Wednesday, August 6, 2008

    Designed for Success

    Aspiring young graphic designers and illustrators can check out this article on how to make it in the industry.

    Designed for Success

    Thihan Kyaw is from Myanmar and he recently graduated with a Diploma in Publication and Illustration from the Nanyang Academy of Fine Arts (NAFA).He shares his dreams for the future with Mark Lim, JobsDB Campus editor.

    My graduate showcase is a children’s story book called Pollyanna and the Prince of Happy Land, which I wrote and illustrated.

    It’s about a girl called Pollyanna who meets a Prince in her dreams. I was inspired to write the book after teaching Art part time on weekends to children who are between 10 -12 years old.

    While teaching them how to draw and colour, they shared with me that Art was a great outlet for them to express themselves and it enabled them to find freedom from the stress and routine of school work.

    Therefore I believe that it is important for us to always believe in the power of imagination and never give up on our dreams. I have really enjoyed my studies at NAFA and feel really confident to enter the working world as a graphic designer.

    My teachers are really professional and helpful and have instilled in me a passion and appreciation for the fine details of good design and helped to give me a strong aesthetics foundation. As part of my diploma program, I also undertook a 3 month industry attachment at Marshall Cavendish International Singapore, where I got to do hands-on graphic design and book publishing work on the My Pals Are Here! Primary Science textbooks, in addition to other projects.

    It was an eye-opening experience and I’ve been very fortunate to have worked with some truly professional designers and editors during my 3 months there.

    The graphic design industry in Singapore is very vibrant and there are a lot of opportunities out there for hardworking young people, so I can’t wait to get started on my first job. Plus, there are so many great job listings on, so hopefully one of them is meant for me!

    Tuesday, August 5, 2008

    Singapore Career Fair 2008

    Monday, August 4, 2008

    StreetDirectory gets new features after merge with

    Singapore— is now back online and improved with integrations by

    StreetDirectory has recently been acquired from Virtual Map via a merger by, Asia’s largest online recruitment network. As a result, Street Directory has the additional feature of finding jobs available within a 5km radius and panning from one neighborhood to the next. Streetdirectory has also retained its location search via postal code.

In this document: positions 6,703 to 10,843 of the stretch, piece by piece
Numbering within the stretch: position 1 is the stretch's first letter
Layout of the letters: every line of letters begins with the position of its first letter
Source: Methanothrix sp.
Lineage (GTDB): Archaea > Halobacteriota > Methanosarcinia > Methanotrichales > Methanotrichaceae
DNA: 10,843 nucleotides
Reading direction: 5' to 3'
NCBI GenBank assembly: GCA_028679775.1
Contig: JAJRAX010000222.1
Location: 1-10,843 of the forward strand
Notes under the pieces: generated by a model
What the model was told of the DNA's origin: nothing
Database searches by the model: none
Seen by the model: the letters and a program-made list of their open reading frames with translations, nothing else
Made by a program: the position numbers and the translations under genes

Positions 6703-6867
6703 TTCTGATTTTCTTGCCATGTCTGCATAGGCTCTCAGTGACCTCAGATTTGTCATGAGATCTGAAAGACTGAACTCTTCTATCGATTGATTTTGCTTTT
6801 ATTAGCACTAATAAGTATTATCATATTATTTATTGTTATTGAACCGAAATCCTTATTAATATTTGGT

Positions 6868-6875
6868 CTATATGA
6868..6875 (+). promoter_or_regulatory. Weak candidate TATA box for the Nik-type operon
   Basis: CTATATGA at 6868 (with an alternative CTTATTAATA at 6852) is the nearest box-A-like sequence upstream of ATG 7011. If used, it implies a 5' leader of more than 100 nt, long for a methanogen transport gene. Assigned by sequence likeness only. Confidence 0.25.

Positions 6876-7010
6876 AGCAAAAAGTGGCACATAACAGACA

To avoid further legal issues, chairman Sam Sung said StreetDirectory opted to start all over with its own cartographers and land surveyors to build the maps.

    Mr. Firdhaus Akber, former managing director of Virtual Map and now managing editor for StreetDirectory, is joined by more than 10 senior executives in the new entity. Akber expressed hope that its customer base of 100 companies will continue their patronage.

    See Also ZDNet Asia Article

    Friday, August 1, 2008

    Is There Employment After 50?

    There is quite some difficulty in terms of job searching and the new graduates and people aged 50 years and above find it more daunting.

    The article below discusses tips on discovering the job market for people over 50 or who are returning from retirement, or are in the middle of career transitions.

    By Susan Dunn

    I'm the "Ask the Expert" for some websites, and lately I've been getting questions about employment after 50. Since many of my clients are in midlife career transitions, I can tell you firsthand - yes, there is life after 50.

    However, I sought more external validation. Since these workers assumed no one wants them over 50, I set out to find employers who preferred people over 50. I found 6 people who said what we all know - generalities don't apply in every case - but on average they would look first at the candidate over 50, and their reasons varied. Some employers don't consider age at all, and all have their preferences, but they vary, so don't assume the opposite!

    So what should you do if you're downsized, retiring, or simply ready to be revitalized?
    First of all, consider the experience you've gained in your own field. Now consider that transition coaches know this much about what they do, and hire a coach. It's a good time to have someone with expertise and experience in your corner! Some career coaches work with companies to see what the culture and climate is like before they refer you!
    Work on your attitude. If you aren't excited, happy and positive, you should be, because this could be your chance to finally do what you really want to do.

    Flexibility, an EQ competency, will come in handy. The more flexible you can be in your thinking, the more options you'll have. One retired military officer I knew, started volunteering at a homeless shelter, and then when the job of director came up, they already knew and trusted him, and he was hired.